A Book Review of When Grandma Gives You A Lemon Tree
Schools and day cares are closed, meaning time with friends, relationships with teachers, special school events and our day to day routines-CANCELLED. Extra classes and team sports-CANCELLED. Holidays with family and friends-CANCELLED. Playing with friends in the neighborhood-CANCELLED. Time with Grandma and Grandpa-CANCELLED. Their 5th birthday party-CANCELLED. And that doesn't even count Mom and Dad's disappointments!
These disappointments and major changes in routine have a big impact on young children too, who don't fully understand why this is happening OR, more specifically, why so many things are NOT happening!
In my practice, I have found that young children are usually adept at understanding and identifying general emotions, such as, happy, sad, scared, and mad, but are less adept at understanding more specific emotions such as DISAPPOINTMENT. Sure, we are all feeling all of those general emotions right now and disappointment can be a combination of some of those. However, the more specific a young child can be about understanding and articulating exactly how they are feeling, the less the likelihood of major meltdowns. Not to say, meltdowns are not going to happen, but an increased feelings' vocabulary will help to decrease the incidence and intensity of those meltdowns. For example, if a child's plan for a day at the beach is ruined due to the rain, if they are able to verbalize "I'm so disappointed that it's raining and we can't go to the beach," the fallout will be much less intense.
When Grandma Gives You a Lemon Tree is a well-written, entertaining story for children ages 4-8. It breaks the 4th wall in writing, meaning it addresses the reader directly which pulls the reader into the story. The book is about a young girl with a birthday wish list, filled with many fun technology choices. However, on her birthday, she is surprised by her grandmother with none other than a . . . LEMON TREE! Needless to say, our protagonist was quite DISAPPOINTED.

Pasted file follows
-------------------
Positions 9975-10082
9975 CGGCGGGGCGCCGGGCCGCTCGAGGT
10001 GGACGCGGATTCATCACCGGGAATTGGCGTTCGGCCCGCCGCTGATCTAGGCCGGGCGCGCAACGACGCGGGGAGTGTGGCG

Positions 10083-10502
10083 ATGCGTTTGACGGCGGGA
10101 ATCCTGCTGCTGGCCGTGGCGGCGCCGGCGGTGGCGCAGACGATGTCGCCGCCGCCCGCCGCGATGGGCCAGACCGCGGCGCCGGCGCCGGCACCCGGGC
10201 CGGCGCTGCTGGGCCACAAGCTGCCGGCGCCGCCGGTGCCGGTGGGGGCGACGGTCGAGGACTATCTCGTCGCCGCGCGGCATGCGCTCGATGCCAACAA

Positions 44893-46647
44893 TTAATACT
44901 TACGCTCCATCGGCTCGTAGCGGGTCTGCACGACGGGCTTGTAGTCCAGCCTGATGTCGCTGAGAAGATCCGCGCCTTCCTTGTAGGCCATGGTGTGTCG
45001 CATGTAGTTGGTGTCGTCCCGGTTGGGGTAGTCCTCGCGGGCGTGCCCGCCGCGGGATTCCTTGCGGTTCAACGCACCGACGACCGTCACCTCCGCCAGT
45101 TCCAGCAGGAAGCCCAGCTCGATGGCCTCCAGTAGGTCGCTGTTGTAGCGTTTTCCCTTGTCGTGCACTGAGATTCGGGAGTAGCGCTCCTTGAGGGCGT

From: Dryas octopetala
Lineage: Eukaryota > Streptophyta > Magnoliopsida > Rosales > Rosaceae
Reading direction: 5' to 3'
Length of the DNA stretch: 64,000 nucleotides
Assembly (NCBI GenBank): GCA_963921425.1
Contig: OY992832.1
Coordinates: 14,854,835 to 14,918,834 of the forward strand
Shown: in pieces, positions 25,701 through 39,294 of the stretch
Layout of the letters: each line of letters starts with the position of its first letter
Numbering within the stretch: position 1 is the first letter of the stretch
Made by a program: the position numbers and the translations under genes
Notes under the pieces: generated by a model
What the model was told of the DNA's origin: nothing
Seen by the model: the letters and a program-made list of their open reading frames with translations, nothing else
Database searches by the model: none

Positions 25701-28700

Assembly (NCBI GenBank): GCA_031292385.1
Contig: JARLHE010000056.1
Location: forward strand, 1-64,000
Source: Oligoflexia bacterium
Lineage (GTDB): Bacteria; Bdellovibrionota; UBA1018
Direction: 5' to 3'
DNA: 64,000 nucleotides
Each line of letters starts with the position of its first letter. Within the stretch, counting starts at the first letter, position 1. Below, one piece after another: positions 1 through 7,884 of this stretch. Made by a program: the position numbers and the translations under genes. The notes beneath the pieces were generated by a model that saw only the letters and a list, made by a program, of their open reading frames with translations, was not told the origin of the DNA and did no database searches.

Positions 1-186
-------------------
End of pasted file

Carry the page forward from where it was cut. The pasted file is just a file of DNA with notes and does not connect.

Ms. Deenihan, the author, uses much humor in discussing the appropriate response to give Grandma and what you should NOT do with the lemon tree. When our protagonist's friends are all playing with their technological toys, the lucky, lemon tree girl is learning to care for her lemon tree and is not particularly happy about it! The feelings in the book are depicted beautifully by the illustrator, Lorraine Rocha, which add much spunk to the story.
Once the fruits of her labor start to appear, our main character starts to see the joy in a caring for a tree, and grandma teaches her what she can do with those fruits--make lemonade of course! Conveniently, the author shares a recipe for lemonade, so the readers can make it too!
Our protagonist sells her lemonade, with the help of Grandma, through a lemonade stand, bringing joy to many in the community. And . . . she is able to use the money from the lemonade stand to . . . buy something on that long, NOT-forgotten birthday list! Literally, when life gives you lemons, make lemonade (and sell it!) Well, while shopping for her new technological toy, an added message is born in the book which fosters a sense of community and finding joy in activities outside of technology.
I strongly recommend that you buy this book or borrow it from your local library(when you can!) to benefit from these amazing messages, especially during these tough times.
Introduce the word "disappointment" to the child and discuss his/her specific disappointments since the Pandemic began. Share with them some of your own disappointments. I have added an activity below to go along with the story to help your child discuss his/her recent disappointments and ways of coping.
Activity Idea for When Grandma Gives You A Lemon Tree
First of all, MAKE LEMONADE!
If you haven't had a chance to pick up the book yet, here is a recipe. https://wisconsinhomemaker.com/state-fair-lemonade-recipe/
Second of all, MAKE A LEMON TREE!
This month, since we can't really get out to buy supplies, we might have to improvise with the supply list. Use whatever you have around the house that will work-be creative! This project is a little more time consuming than many I have suggested in the past. Feel free to complete it over several days.
-large paper or poster board
-twig (Getting the kids outside to explore for a perfect "lemon tree" twig could be beneficial! If not, cut brown construction paper or paint a trunk.)
-green tissue paper or construction paper cut into small squares
-printed lemons https://www.freeprintable.com/print/free-printable-name-tags/lemon-tag
-printed lemonade pitcher
-glue (strong glue or hot glue gun for twig and elmer's or glue stick for everything else)
-crayons or markers
-construction paper for pot